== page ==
Welcome to the April 2014 Carnival of Natural Parenting: Family Pastimes
This post was written for inclusion in the monthly Carnival of Natural Parenting hosted by Code Name: Mama and Hobo Mama. This month our participants have shared stories and wisdom about family pastimes.
Our preschooler tried a bite of vindaloo. He’s trying to like it, but his face blanched and he tried to wipe the heat off his tongue with a napkin. I slid a glass of mango lassi his way. Eating out remains a treat we indulge in, and we regularly bring the kids. It entails lots of advance notice and build-up (reward system). Our older one loves the novelty of a restaurant meal so we use that. Our agreement? He can join us on these special nights out if he will try every dish that comes to the table. It’s ok to dislike something, but only after trying it. (Luckily we work and live in a region – outside the West! – whose cultures are extremely kid-friendly; when they were babies waitstaff even held them so we could eat, and gave them back with the bill!)
Photo: Khmer breakfast foods (L-R) chicken rice, rice porridge and beef stew with noodle. The plate of greens is for the stew.
Before kids, we were perpetually exploring – touring our city, traveling, trying different cuisines and experimenting with new recipes and pairings.
But those days of discovery have downshifted, because predictability is key to keeping the peace. Itchy feet are grounded, spontaneity’s swapped for routines, and flavors are kicked down a notch. Further, one child is a bit spirited, and with the territory comes high sensitivity to change. There are some slow years ahead.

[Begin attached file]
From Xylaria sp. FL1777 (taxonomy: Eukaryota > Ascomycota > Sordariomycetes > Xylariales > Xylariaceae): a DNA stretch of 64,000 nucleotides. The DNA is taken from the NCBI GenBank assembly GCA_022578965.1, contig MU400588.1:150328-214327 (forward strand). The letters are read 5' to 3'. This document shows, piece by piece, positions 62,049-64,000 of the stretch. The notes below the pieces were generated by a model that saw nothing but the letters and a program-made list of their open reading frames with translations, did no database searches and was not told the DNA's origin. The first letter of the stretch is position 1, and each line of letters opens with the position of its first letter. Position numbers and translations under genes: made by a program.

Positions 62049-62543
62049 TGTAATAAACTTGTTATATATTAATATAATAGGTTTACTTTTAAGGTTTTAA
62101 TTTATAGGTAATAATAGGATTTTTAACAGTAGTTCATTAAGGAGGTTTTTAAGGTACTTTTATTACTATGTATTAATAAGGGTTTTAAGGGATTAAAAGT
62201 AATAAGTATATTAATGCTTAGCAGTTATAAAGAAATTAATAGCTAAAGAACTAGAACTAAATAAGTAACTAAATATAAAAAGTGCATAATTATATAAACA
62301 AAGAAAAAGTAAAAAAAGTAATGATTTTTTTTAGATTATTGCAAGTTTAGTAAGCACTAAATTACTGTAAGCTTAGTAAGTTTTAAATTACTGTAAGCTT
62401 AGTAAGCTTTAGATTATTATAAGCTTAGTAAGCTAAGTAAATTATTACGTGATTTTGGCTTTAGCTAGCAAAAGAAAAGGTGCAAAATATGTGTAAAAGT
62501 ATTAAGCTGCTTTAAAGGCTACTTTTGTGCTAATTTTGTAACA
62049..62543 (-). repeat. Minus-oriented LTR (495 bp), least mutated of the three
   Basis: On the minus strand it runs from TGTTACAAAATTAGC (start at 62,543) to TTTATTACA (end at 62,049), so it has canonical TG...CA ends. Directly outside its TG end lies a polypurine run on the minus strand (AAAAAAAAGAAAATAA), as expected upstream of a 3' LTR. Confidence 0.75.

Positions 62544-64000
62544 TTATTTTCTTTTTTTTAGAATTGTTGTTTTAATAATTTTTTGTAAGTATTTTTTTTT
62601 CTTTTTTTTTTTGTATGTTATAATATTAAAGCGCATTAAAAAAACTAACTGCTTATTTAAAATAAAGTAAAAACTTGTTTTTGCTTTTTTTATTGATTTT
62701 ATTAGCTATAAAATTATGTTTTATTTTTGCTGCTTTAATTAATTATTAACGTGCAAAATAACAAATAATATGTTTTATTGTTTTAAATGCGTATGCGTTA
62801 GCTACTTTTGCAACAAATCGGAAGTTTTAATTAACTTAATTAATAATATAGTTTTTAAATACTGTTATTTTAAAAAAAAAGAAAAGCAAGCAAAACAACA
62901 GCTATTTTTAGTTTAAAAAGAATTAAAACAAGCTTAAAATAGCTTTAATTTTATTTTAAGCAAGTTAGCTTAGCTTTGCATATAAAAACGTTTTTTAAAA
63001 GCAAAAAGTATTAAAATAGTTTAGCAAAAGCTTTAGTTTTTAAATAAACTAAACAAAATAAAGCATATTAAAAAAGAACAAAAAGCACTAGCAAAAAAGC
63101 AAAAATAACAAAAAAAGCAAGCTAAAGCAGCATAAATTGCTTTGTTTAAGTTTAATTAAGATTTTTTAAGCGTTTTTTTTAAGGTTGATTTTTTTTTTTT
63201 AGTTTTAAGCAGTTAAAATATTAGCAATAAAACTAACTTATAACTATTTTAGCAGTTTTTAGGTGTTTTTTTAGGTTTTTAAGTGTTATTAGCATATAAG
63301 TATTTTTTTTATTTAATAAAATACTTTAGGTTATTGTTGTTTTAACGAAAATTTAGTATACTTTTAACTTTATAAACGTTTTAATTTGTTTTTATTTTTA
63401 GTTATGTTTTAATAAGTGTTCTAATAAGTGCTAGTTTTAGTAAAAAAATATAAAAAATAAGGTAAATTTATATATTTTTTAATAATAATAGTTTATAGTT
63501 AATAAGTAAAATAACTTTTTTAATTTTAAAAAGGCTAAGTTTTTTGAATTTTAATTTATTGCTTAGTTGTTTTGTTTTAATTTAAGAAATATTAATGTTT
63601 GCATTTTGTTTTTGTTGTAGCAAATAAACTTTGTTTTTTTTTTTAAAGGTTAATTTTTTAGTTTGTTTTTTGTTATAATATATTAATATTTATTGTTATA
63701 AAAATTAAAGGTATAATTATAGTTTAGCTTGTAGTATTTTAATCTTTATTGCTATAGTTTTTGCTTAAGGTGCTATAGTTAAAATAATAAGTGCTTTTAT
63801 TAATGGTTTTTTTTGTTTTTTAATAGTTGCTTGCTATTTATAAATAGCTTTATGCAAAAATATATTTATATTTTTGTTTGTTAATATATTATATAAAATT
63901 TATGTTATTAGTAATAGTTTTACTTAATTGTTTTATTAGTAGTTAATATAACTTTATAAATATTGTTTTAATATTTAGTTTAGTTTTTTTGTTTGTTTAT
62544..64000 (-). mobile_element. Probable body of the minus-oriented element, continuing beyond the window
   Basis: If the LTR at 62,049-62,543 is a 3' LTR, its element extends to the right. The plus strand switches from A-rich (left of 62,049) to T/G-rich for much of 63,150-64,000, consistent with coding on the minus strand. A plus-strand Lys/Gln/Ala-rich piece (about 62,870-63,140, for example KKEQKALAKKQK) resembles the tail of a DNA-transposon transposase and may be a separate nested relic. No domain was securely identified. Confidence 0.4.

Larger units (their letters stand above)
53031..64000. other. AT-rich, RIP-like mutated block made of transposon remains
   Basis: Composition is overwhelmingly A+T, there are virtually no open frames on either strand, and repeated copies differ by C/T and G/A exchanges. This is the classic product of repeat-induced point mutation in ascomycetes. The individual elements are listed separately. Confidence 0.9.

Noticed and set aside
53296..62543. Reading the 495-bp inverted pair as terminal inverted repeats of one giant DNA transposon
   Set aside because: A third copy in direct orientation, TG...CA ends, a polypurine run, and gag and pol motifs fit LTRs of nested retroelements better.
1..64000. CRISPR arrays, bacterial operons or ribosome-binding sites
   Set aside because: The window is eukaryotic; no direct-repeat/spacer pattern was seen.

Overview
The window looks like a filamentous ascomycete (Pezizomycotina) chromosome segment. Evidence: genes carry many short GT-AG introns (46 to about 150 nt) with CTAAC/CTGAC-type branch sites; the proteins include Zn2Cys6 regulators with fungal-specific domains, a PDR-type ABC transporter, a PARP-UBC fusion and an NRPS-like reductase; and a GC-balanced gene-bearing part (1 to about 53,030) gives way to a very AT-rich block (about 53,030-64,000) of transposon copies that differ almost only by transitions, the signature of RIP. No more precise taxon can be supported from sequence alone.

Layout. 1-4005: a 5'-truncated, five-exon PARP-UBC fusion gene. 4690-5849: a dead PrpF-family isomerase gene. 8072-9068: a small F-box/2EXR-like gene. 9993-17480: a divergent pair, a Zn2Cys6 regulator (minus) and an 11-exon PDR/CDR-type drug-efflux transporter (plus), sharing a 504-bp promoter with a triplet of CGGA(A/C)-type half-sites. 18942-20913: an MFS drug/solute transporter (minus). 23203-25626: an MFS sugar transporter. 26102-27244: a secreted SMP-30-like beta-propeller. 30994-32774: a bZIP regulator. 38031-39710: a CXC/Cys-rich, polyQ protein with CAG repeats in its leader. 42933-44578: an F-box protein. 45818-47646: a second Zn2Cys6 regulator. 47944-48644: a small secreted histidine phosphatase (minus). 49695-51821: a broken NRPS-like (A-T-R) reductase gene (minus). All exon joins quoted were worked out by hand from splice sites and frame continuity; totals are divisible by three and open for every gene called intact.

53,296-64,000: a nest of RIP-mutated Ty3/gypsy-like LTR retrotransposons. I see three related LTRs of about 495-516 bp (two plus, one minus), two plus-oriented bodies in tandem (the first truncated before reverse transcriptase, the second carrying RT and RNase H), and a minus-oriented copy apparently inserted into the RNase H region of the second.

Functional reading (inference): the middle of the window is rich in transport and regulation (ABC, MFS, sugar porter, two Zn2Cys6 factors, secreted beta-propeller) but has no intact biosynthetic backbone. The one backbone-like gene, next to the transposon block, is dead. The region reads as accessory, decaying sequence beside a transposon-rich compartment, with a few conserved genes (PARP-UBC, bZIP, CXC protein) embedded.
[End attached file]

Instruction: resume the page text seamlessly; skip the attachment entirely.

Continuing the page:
Kids adopt the level of open-mindedness and worldview they’re exposed to by environment and hands-on parenting. But what else can we do to cultivate curiosity for the unfamiliar and nurture a passion for travel, especially at very young ages?
For us, food’s the ticket for cultural exposure. It started with transitioning to solids. The standard advice wasn’t easy. Making and hauling jars of pureed food around Cambodia in this tropical heat took too much effort. So the kids went from breast milk to gumming chunks of fruit and vegetable, whatever was in season, like the local kids do. They were exposed to a variety of unusual produce this way, and their palate for freshness was established early. It’s a start.
But developing that nomadic palate?
Thankfully, one of the kids is an indiscriminate nibbler and game to try anything she sees her parents eating. But her sibling? He loves carbs, with everything scraped clean off – sauces, toppings, and spreads. So he trained us well in sneaking things into these staples for subtle flavor – turmeric, melted brie, pureed eggplant. Sometimes it works.
We make an effort to bring the little boy on market or grocery shopping trips. He chooses some vegetables and then he’s enlisted in meal prep. He gets simple tasks like cutting the vegetables. It’s slow, and it gets messy, but because they’re involved in the process, both kids chow on the raw ingredients. And since they “help” make it they’re more inclined to try the finished dish even if it’s “strange”. It’s been effective.
There are also big successes with eating out. The little boy was suspicious of the Moroccan harira and tagine, so he filled up on couscous and kefta. He gave the traditional Mexican dish chilaquiles a pass, but devoured the freshly-made tortillas with salsa and drank horchata in between bites of tres leches. He likes Filipino adobo and kare-kare, and Singapore’s trademark pepper crab. We’ve even gotten him to try if not appreciate ugali, mohinga and durian. And when there’s good wine or beer he gets to dip a finger in it.
These are small steps, and immature palates seem to be growing adaptable. The great thing about food is that it’s a foot in the door to broader exploration as they grow. Food is a cultural expression, and a great topic for the dinner table.